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Small Wonders: The Ditchling Museum

20 September 2013

Smaller museums and galleries often get overlooked in the national and international press. In a new series, Apollo asks museum directors what makes their small wonders so unique. Hilary Williams is the director of the Ditchling Museum of Art + Craft, which reopens to the public this weekend after a period of major refurbishment

Tell us a bit about the history of the museum…

The museum was founded in 1985 by two redoubtable sisters, Joanna and Hilary Bourne, aged 76 and 78. They sold their houses to save the village school site from being bought by developers and founded the museum. They themselves had an extraordinary link with the village, as they grew up in Ditchling and knew many of the artists who lived here – they were especially close to the calligrapher Edward Johnston. Joanna was a writer and Hilary was a weaver, whose commissions included Charlton Heston’s costume in Ben-Hur and fabric for the Royal Festival Hall.

What makes this museum unique?

We have really considered this as part of our redevelopment and have focused on the extraordinary history of the village, and of the craftspeople and artists who lived and worked here. The museum is unusual in exhibiting a collection of items made in the same geographical area.

How does it relate to the local area?

The building is designed so that visitors enjoy vistas of the village and the landscape that inspired the Ditchling artists. We have also tried to locate ‘Ditchling’ in our displays. There is a wonderful painting by David Jones – Madonna and Child in a Landscape (c.1920–1921) – that is set in the South Downs, and also a display about Frank Brangwyn that gives details of him using the villagers as models for his paintings, including the mural he painted for the Rockefeller Centre, New York.

More Small Wonders…

How did you come to work here?

I started my career at the Design Museum; then went on to the Crafts Council’s exhibition department; then to High Cross House and the Dartington Hall Trust Collection (where I curated Edmund de Waal’s first solo show). This was followed by a period of freelance work with projects that included writing, exhibition organisation and artist mentoring for Arts Council North East. I came to work in Ditchling in 2004.

What are the greatest challenges of running a small museum?

Essentially a small museum needs to achieve the same as a large museum – good collections management, an inviting learning programme and an excellent visitor experience – except with a tiny team of staff! We are also an independent museum so need to generate income to pay for staff and the upkeep of the building, which is all very challenging in the current climate.

What’s your personal highlight from the collection?

Highlights for me change all the time – so it would be difficult to select any one item. I am drawn to Eric Gill’s pencil portraits, which I find very moving, notably the sketch of villager John Nye. Gill finished it after Nye’s death in the First World War, at the same time that he cut his headstone.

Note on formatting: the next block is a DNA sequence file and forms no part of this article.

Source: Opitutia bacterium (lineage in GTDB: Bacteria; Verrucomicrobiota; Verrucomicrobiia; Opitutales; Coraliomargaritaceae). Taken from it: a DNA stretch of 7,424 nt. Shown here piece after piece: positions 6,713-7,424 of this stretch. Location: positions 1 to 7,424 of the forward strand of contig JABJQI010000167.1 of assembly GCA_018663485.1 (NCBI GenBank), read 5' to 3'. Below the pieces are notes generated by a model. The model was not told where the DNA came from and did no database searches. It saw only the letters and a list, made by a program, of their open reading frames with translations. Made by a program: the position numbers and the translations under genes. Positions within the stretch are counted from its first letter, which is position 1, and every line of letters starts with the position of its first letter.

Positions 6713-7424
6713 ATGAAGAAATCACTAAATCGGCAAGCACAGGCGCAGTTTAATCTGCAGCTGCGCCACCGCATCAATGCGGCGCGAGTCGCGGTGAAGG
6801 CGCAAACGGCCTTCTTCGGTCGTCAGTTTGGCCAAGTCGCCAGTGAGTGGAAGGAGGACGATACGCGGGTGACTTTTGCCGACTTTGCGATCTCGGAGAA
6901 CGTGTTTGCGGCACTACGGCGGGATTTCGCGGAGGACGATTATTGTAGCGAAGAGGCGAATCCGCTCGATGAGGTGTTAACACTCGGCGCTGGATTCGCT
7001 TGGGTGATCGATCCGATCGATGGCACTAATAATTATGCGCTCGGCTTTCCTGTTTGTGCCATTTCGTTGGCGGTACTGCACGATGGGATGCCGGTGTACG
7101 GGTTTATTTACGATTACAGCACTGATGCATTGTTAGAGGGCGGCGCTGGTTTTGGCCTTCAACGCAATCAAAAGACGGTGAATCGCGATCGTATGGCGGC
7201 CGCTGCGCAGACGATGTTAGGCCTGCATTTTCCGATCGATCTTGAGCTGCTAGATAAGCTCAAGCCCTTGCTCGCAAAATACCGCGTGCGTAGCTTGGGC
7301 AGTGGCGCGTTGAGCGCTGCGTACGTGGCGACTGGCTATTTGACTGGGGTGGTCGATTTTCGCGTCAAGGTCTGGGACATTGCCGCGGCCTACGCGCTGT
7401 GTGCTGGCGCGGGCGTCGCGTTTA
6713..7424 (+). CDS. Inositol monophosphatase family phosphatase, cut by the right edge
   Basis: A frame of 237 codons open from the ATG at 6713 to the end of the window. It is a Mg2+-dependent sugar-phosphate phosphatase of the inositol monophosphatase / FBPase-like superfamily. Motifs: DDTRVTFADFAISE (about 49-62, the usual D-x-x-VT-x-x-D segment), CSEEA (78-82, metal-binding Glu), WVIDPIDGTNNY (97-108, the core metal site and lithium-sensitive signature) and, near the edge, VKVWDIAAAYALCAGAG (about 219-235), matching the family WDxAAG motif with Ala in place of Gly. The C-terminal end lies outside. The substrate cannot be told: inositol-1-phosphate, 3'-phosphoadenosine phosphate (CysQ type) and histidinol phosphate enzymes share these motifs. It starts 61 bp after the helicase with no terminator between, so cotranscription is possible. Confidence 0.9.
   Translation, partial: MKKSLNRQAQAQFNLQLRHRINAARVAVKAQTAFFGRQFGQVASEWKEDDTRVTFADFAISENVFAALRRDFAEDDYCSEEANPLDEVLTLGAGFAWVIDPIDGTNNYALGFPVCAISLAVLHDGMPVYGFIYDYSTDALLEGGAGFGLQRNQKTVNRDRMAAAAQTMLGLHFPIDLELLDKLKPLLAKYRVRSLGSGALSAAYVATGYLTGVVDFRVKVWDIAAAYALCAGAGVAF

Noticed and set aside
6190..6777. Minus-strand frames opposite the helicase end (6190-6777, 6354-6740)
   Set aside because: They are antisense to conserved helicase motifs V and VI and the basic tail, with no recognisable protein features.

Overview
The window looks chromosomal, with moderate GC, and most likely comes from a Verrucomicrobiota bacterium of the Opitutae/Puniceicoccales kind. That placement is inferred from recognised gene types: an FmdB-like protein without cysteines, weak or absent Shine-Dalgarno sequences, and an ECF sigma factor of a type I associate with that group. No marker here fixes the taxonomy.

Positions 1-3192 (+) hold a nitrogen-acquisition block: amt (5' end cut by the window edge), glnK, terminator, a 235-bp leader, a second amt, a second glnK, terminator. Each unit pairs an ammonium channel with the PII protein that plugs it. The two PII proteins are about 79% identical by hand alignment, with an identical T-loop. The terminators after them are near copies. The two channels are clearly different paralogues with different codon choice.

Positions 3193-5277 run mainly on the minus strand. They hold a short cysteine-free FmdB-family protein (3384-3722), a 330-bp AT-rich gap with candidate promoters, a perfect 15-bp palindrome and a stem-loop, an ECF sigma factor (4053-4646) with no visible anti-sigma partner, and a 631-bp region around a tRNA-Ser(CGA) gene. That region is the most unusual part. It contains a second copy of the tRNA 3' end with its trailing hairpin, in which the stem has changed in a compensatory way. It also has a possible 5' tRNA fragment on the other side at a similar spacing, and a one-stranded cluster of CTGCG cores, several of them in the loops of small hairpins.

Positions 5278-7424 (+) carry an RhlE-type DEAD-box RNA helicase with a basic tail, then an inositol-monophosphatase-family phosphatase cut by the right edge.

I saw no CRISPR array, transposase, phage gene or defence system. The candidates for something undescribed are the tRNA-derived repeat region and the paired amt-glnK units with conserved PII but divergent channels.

However, the Stanhope Press used by the letterpress printer Hilary Pepler is a really important object, as we are fortunate enough to own a copy of nearly everything printed on it. It was central to village life – from spreading the ideas of the artists based in Ditchling, to printing the beer bottle labels for the local pub!

How well you do you feel you know the collection? Does it continue to surprise you?

The closure period has allowed some time to get to know the collection even further, as I have been researching display ideas, and packing and unpacking! Like most directors I have limited ‘hands on’ time with the collection. I have spent the past six years working on the redevelopment project and been the lead contact for the architect, so have made decisions on everything from the new displays, to where all the plug sockets will be, and the number of toilets. If I could change one thing about the project it would be to have had more thinking time with the collection itself.

How has the museum developed during your tenure?

I started in 2004 when the museum was housed in an assortment of dilapidated buildings, and we are just about to reopen after a seven-year redevelopment costing £2.4 million – so quite a lot! As well as the physical changes to the building you also need to grow and change as an organisation. The museum will continue to do so in this era of its history.

And what does the future hold for the Ditchling Museum of Art + Craft?

After opening there will definitely be a period of evaluation for us all and we are looking forward to hearing feedback from visitors. The next few months will see the launch of a dynamic learning programme, new shop and café, displays and group booking options. I hope the future will see the collection develop, the learning programme go from strength to strength, and lots of happy visitors!

Hilary Williams is the director of the Ditchling Museum of Art + Craft in East Sussex.

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